2 August 2021: BoE to see first split votes

BoE to see first split votes

2nd August: Highlights

  • Sunak calls for easing of travel restrictions due to fears over hospitality sector
  • Rates unlikely to rise before Q4’22 but tapering to start before year end
  • Concern for single currency as ECB to continue support well into 2022

MPC likely to see first splits over timing of taper

This week’s meeting of the Bank of England’s Monetary Policy Committee could see the first split votes of the current cycle. While there is certain to be a 9-0 vote on leaving interest rates at historical lows, there may be one or two votes in favour of reducing the level of asset purchases.

That would be a fairly cosmetic event, since there is still a majority in favour of support remaining at its current level. It would, however, drive the view that the landscape is changing and there is a change if not on the horizon, then certainly coming closer.

Andrew Haldane, the bank’s ex-Chief Economist, voted to cut the current round of intervention from £150 billion to £100 billion. That was seen as Haldane’s final act of the campaign over his final few months to convince the nation about how strong the recovery has been.

This week’s meeting will see how strong the views of Michael Saunders and Dave Ramsden are. They have both spoken recently of the need to tighten policy sooner rather than later. It is hard to discuss this issue factually since it is a completely new event and comes down to the opinion of those in the know.

The UK economy, which was so badly hit by the Pandemic that it looked at one point like it would need life support, has recovered remarkably well due almost totally to the discovery and distribution of the vaccine. Something worth considering is what would the country look like today without the success of the Government’s vaccination programme.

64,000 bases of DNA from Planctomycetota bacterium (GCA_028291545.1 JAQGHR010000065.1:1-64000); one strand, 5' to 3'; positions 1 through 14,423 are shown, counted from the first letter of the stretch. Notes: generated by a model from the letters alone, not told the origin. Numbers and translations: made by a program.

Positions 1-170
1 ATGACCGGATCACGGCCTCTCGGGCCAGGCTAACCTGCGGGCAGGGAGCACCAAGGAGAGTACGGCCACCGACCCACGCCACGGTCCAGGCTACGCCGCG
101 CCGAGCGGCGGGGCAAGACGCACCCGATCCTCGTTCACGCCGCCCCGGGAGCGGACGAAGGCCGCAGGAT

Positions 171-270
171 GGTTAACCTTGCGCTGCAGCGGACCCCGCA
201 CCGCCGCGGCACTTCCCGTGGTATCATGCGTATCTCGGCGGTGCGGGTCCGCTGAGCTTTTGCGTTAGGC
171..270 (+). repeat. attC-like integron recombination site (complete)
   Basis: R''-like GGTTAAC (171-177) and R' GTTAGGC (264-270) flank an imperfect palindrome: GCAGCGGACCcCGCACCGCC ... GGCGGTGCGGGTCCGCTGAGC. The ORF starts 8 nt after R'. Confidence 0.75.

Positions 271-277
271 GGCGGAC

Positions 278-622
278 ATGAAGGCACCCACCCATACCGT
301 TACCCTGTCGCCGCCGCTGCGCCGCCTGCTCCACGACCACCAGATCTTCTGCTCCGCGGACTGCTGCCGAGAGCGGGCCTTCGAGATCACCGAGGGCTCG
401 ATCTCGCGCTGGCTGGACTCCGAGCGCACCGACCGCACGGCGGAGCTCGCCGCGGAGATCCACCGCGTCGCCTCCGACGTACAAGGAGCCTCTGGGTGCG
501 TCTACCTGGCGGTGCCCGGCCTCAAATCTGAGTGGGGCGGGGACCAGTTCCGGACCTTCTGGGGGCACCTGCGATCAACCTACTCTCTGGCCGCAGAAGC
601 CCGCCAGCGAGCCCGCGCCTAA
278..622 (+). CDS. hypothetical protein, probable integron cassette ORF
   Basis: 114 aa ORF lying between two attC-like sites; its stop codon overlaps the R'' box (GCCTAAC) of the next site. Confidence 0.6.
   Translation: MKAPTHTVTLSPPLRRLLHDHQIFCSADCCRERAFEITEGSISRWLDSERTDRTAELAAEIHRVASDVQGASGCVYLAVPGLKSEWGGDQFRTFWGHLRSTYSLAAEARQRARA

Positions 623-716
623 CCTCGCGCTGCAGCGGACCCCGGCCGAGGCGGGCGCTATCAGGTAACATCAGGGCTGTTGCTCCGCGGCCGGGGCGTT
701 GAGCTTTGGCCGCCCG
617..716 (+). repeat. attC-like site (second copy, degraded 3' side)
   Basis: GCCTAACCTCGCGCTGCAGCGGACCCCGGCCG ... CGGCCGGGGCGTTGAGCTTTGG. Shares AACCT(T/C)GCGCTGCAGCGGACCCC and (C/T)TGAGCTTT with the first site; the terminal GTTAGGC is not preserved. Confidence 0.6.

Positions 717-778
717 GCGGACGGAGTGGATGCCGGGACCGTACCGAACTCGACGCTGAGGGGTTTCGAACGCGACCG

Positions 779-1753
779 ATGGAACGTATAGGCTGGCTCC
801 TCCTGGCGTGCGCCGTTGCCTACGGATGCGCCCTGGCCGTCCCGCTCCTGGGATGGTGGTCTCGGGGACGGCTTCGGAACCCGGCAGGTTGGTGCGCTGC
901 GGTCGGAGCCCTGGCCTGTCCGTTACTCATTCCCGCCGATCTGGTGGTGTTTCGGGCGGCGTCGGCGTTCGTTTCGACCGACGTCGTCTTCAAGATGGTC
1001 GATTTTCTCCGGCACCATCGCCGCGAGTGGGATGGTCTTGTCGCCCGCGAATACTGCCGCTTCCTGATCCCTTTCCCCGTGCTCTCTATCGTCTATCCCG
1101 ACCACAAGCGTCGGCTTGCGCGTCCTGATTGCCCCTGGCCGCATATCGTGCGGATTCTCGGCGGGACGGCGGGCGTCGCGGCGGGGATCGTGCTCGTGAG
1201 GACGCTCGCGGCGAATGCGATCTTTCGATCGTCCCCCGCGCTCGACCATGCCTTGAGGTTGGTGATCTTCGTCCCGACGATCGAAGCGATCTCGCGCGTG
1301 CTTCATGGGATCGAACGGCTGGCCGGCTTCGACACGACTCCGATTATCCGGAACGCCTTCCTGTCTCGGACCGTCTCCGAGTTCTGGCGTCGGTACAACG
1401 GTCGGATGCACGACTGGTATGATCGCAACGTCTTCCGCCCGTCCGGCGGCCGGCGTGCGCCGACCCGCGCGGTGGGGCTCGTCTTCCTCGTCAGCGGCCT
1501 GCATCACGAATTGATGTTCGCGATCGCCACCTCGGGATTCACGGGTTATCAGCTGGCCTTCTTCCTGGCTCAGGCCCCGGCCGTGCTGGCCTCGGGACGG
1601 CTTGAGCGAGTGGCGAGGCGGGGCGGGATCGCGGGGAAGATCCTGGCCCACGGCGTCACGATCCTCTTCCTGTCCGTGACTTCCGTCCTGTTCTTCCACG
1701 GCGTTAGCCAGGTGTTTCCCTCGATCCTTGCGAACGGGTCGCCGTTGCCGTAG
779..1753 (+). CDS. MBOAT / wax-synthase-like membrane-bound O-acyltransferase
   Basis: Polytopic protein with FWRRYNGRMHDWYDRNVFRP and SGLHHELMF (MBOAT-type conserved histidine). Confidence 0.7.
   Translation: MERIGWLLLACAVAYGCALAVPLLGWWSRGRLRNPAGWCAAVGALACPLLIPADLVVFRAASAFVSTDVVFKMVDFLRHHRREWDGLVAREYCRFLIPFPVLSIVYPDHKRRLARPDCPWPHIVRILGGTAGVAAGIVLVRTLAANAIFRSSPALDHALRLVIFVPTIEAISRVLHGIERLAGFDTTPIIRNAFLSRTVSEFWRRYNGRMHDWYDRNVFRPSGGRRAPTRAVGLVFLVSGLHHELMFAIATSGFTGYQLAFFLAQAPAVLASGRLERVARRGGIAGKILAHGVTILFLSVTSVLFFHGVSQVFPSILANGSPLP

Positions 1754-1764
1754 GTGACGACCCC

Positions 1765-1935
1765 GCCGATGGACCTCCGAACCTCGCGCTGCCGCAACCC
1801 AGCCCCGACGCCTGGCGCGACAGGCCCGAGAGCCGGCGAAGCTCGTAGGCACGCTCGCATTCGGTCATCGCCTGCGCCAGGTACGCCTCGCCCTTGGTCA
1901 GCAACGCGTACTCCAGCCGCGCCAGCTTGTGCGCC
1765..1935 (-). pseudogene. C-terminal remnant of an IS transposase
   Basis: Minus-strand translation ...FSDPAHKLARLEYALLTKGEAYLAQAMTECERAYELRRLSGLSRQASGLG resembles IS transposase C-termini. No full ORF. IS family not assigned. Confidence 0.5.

It could almost be considered a Battle of Britain event.

According to several surveys of analysts, the pound is around fair value around the 1.40 level versus the dollar. That means that buyers and sellers should be fairly well-balanced given the positive and negative factors currently in the market.

There are some daily bullish views on the outlook for the economy, with growth expected to be 7.5% this year and 6.4% next. Unemployment is expected to continue to fall, with the rate reaching 4% by year-end.

Today, manufacturing activity data will be released for the UK. It is expected to be unchanged at 60.4%, well above the 50 level which determines growth or contraction.

Last week, the pound rallied against a weaker dollar. It hit a high of 1.3983, closing at 1.3903.

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Fears of slowdown not appearing yet

Q3 was expected to be the quarter when both growth, inflation and employment began to revert to their historical averages. Market expectation for this week’s non-farm payrolls report remains bullish, with a headline of around 900k predicted.

This would be an improvement of 50k over the June figure and would provide further evidence of the approach of a change in Fed monetary policy.

Last week’s FOMC meeting was something of a disappointment to the market, although it was pretty much a case of what else did you expect.

The level of advance guidance had been lifted to such an extent that Jerome Powell almost published his remarks prior to the meeting.

Following the summer, it is certain that things will heat up. Although Powell’s comments almost certainty removed the chance that the level of asset purchased will begin to be tapered at the September meeting, it is likely that October’s meeting could mark the beginning